Moray Council is poised to launch a bid to lure luxury cruise liners to the region.
Local authority leader Stewart Cree revealed yesterday that his vision for the future of the local tourism industry includes landing passenger boats carrying holidaymakers with cash to spend.
He said he believes that only a lack of adequate berthing facilities for the larger vessels is stopping the region from enjoying a huge boom in revenue from visitors.
Last night, Moray Speyside Tourism confirmed the group had been in talks with the council about how best to market the area as a potential destination for liners.
Mr Cree said: “The emerging cruise ship market is something Moray Council will look at, as we know we have a lot to offer.
“We have so much that tourists travelling on cruise liners could enjoy, but we would need a lot of infrastructure to allow them to berth here.
“However, it is up to us in Moray Council to make sure that we have the landing facilities in place for such ships, and that is something we are now looking to investigate further.”
Mr Cree’s pledge came after talks with delegates from across the north at yesterday’s Convention of the Highlands and Islands, which took place at Moray College in Elgin.
The council leader added: “This conference can be so useful, as you learn from other authorities, and I found it very helpful speaking to representatives from the west coast about how they have tapped into the cruise ship market.
“Places like Orkney and Invergordon have really benefited from cruise ship visits, authorities fortunate enough to attract these ships are reporting significant economic benefits.”
Mr Cree said that as the plans were still at a “blue sky” stage no moves had yet been made to identify a harbour which could be modified to accommodate an influx of liners, but he said Buckie and Burghead could potentially be suitable.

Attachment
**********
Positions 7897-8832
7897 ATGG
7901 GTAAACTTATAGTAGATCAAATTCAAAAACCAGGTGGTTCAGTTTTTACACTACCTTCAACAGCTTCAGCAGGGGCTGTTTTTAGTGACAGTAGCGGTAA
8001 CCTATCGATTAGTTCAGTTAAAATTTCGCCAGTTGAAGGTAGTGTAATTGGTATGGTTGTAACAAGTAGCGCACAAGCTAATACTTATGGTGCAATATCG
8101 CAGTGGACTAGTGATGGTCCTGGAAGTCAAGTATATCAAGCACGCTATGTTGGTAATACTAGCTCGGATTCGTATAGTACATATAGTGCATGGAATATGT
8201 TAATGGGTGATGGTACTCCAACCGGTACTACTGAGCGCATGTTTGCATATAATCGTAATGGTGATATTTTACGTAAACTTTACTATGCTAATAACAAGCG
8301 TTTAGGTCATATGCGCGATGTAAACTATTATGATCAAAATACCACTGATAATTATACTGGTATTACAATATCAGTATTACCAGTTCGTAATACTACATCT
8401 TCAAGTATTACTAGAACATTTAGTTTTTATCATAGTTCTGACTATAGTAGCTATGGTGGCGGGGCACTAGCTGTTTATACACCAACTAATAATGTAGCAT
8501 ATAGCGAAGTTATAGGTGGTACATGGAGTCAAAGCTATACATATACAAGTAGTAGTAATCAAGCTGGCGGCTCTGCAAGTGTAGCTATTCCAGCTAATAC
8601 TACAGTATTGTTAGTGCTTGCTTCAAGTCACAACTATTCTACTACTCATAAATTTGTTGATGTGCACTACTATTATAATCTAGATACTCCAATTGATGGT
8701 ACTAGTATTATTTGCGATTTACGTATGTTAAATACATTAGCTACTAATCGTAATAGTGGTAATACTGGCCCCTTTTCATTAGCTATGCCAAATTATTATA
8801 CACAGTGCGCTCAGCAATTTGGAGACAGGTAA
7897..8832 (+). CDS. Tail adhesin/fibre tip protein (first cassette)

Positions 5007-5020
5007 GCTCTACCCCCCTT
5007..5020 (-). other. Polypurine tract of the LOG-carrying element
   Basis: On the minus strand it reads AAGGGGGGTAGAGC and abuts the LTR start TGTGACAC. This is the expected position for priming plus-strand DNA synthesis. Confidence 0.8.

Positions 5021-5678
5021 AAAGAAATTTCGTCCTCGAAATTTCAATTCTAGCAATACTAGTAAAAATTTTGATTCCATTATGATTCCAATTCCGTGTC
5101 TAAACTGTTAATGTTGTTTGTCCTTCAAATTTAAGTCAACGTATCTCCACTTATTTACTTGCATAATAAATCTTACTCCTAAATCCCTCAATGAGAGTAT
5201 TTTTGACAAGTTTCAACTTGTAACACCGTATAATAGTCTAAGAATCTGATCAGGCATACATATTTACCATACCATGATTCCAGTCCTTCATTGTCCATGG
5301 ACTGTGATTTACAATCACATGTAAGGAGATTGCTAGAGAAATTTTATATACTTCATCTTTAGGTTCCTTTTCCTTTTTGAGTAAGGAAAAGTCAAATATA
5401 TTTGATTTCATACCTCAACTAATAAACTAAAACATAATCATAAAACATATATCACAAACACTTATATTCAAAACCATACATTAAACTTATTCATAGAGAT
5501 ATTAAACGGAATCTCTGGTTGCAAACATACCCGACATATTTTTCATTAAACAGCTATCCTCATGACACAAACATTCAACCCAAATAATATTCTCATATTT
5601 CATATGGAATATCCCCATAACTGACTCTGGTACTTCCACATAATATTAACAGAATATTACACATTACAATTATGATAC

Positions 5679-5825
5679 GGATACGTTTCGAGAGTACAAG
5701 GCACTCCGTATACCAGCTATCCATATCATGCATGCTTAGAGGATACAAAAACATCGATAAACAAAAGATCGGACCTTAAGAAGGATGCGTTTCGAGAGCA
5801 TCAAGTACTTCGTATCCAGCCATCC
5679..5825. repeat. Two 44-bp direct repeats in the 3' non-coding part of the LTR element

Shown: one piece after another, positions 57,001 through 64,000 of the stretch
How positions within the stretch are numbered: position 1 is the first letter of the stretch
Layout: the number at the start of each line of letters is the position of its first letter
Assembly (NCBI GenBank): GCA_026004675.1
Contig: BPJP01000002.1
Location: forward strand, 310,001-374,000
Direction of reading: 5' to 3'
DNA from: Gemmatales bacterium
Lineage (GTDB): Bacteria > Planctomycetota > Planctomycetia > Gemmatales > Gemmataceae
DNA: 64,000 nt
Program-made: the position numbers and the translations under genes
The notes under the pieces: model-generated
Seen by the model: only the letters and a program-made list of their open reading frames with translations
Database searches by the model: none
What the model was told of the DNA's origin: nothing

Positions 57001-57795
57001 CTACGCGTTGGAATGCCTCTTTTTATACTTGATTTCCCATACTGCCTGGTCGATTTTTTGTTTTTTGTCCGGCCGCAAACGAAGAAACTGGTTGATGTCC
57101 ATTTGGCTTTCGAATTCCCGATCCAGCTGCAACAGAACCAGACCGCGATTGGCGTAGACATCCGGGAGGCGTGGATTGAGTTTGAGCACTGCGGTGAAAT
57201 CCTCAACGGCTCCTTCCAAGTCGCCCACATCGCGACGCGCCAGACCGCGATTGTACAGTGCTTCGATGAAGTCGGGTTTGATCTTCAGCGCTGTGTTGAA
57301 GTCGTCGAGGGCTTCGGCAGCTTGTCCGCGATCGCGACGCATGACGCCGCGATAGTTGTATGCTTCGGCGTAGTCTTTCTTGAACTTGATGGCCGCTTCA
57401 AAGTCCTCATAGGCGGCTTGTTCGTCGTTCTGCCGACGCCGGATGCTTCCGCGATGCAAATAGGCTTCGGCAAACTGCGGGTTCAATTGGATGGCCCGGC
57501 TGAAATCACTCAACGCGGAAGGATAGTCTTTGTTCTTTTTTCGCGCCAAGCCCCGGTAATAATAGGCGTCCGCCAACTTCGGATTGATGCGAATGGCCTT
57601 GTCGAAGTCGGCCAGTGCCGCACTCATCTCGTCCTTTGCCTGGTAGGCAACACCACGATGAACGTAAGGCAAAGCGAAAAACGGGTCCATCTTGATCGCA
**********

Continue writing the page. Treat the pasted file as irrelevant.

Moray Speyside Tourism’s operations manager, Cameron Taylor, confirmed the idea was something the group had been looking into along with the local authority.
Mr Taylor previously worked as a director of tourism in Orkney, and said he would investigate whether the model used there to attract cruise liners could work to Moray’s advantage.
He said: “The constraint at the moment is that the nearest cruise liner port is at Invergordon, which is too far away for passengers to come off and have a relaxing exploration of Moray.
“But if we could get passengers off the liners in the Moray Firth, then we may be able to open up the area to some new avenues of visitor trade.
“It’s early days but we are looking at the size of the market, and the costs of advertising to cruise liner firms, and we consider this a very exciting opportunity.”
Mr Taylor added that as cruise lines often attracted repeat customers, they were constantly on the lookout for new places to visit, and Moray could provide an ideal destination for a number of companies.
Speaking at yesterday’s summit, chairman of tourism body VisitScotland, Mike Cantlay, praised the north-east’s role in bringing tourists to the country.
Mr Cantlay said: “Tourism in Moray and the Highlands and islands has done very well, and I commend those in the industry here for every effort they make in keeping up that momentum.”